Kitchen gadgets review: Aircraft Aluminium Rolling Pin – the least domestic thing I‘ve ever seen

Essentially a lightsaber ... Rhik Samadder with the Aircraft Aluminium Rolling Pin.
‘Essentially a lightsaber’ … Rhik Samadder with the Aircraft Aluminium Rolling Pin. Photograph: Christian Sinibaldi for The Guardian


The Aircraft Aluminium Rolling Pin, £39.99 from, is a tapered aluminium rod, axially rotated across a dough surface in order to flatten it.


When you’re rolling with ya boys, you gotta look good.


Lads – statistically, most of you aren’t lads, and I’m not either, but let’s pretend – this one is for you. I mean us. It’s a rolling pin, right, but also the least domestic thing I have ever seen. Unnecessary length? Check. Unnecessary metallic lustre? Check. Is it essentially a lightsaber? Look at it. This is a boy’s toy, for anyone keen to get their great bake on, yet worried time in a kitchen might make their chest hair fall out or muck up their CDs. (To paraphrase Groucho Marx, if you don’t like these casual gender norms, I have others.)

"Anodized aluminum makes anything cool" ... Samadder gets to grip with the ultimate in macho baking.
‘Anodised aluminium makes anything cool’ … Samadder gets to grip with the ultimate in macho baking. Photograph: Christian Sinibaldi for The Guardian

“Anodised aluminium makes anything cool,” the box boasts. (Is baking cool? Popular, yes, but that’s different. No?) And it is a beautiful length of metal, burnished blue and smooth as fur. Wedged between shelves, it looks like I’ve smuggled a warhead into my fridge using the coriander as camouflage. Machined from a solid block of aircraft-grade aluminium, it is laser-etched with imperial and metric measurements, so you can see how much longer than average it is. But lads, it’s not all about length. Girth is the thing, and narrow is good – SETTLE DOWN, HEAR ME OUT – so you can feel the dough under you.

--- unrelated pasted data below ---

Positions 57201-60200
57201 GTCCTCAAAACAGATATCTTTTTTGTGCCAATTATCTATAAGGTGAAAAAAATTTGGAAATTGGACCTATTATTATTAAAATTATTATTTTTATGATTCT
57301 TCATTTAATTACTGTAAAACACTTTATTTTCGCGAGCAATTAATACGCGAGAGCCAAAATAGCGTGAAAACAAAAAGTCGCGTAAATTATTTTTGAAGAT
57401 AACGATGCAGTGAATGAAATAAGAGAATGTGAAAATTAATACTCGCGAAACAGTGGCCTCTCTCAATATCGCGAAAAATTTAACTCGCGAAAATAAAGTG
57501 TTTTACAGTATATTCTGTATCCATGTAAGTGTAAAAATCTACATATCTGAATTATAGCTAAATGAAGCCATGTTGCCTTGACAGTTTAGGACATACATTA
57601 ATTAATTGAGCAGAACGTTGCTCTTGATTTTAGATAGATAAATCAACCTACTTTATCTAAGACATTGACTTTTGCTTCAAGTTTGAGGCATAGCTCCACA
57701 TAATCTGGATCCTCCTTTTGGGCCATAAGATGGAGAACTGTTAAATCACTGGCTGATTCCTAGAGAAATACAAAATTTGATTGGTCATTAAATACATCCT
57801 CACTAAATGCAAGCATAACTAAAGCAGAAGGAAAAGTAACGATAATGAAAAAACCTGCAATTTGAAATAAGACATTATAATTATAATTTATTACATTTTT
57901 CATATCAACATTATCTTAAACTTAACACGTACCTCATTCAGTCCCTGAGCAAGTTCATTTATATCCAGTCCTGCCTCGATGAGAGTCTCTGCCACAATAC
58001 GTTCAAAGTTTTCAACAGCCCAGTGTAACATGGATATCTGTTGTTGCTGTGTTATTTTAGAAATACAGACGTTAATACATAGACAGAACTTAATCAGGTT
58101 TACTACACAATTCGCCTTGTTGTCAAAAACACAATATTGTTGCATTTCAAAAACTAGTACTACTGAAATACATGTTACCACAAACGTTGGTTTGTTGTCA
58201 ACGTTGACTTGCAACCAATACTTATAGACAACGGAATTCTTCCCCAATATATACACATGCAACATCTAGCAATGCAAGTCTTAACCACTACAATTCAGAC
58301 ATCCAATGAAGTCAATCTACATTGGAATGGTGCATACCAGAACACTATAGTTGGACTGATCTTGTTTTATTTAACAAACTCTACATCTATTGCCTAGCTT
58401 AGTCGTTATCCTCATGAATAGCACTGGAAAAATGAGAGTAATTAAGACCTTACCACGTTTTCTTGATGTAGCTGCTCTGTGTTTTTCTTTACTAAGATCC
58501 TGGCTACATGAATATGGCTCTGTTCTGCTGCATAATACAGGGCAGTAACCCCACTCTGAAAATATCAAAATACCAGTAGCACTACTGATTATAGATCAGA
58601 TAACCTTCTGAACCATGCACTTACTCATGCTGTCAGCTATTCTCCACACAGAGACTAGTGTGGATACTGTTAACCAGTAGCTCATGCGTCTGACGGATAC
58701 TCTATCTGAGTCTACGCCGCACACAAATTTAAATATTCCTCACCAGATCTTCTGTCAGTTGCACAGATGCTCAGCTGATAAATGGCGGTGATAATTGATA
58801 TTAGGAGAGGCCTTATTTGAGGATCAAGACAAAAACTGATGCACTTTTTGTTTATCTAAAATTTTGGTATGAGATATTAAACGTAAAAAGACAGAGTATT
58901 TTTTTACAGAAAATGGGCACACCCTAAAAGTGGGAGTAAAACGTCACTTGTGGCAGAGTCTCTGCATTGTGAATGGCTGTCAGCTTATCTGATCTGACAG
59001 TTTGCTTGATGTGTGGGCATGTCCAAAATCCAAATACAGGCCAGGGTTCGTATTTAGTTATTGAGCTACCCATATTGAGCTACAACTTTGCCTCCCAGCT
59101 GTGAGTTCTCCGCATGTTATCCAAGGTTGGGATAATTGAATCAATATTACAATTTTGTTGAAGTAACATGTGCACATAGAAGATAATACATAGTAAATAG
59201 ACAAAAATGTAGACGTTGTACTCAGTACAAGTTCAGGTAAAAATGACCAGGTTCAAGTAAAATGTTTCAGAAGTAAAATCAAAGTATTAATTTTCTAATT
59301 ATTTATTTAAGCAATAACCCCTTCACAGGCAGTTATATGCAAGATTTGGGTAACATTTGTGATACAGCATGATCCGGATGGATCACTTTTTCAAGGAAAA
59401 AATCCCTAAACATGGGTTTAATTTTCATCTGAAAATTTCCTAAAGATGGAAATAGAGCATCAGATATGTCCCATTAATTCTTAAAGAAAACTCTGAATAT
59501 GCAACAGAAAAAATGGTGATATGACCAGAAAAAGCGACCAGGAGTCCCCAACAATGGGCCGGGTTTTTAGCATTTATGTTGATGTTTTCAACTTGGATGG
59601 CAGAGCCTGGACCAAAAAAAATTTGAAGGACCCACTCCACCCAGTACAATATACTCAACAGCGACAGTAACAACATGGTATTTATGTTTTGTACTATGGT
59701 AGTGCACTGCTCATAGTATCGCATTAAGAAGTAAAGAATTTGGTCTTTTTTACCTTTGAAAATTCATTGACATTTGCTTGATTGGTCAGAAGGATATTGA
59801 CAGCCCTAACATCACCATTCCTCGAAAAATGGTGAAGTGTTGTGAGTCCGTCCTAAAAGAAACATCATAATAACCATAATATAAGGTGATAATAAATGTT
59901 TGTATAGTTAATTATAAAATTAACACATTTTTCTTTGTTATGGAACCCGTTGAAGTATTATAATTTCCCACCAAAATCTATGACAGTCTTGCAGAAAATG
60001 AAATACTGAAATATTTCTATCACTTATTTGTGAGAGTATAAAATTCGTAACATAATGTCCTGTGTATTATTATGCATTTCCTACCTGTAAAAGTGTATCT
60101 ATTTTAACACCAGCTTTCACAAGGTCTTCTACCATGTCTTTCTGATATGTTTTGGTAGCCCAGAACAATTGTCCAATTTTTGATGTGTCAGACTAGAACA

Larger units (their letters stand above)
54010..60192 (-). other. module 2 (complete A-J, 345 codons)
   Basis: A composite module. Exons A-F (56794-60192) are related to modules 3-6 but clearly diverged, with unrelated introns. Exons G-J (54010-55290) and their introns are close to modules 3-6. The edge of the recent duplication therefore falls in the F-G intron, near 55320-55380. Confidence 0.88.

So, what food shall I prep? It should be something suitably masculine. “Shoe” pastry? Man bun? I settle for rosemary fougasse, unfathomable given that it combines a French word with a woman’s name. But at least it’s real, and edible. I’ve chilled the pin to see if it can handle a sticky, well-hydrated dough. And … well, it can. Good traction, but no stick; nice girth in the hand. (Let’s just try and get through this, OK?) It’s hardly the wheel, mk II: any marble or metal pin is chillably non-stick, and personally I prefer a heavier pin with a fixed-handle roller. But different strokes for different folks – there’s nothing bad here. Cool, slender and prettier than the rest: a rolling pin-up, you could say.

Rhik Sammader gets to grips with the girth
‘Nice girth in the hand …’ Photograph: Christian Sinibaldi for the Guardian

Any downside?

Expensive, and you need the wingspan of a pterodactyl to appreciate it. But it’s lightweight, strong and snazzy as hell. A rocking rolling pin.

Counter, drawer, back of the cupboard?

On the counter. Or embedded in stone, only to be grasped by the true king. 3/5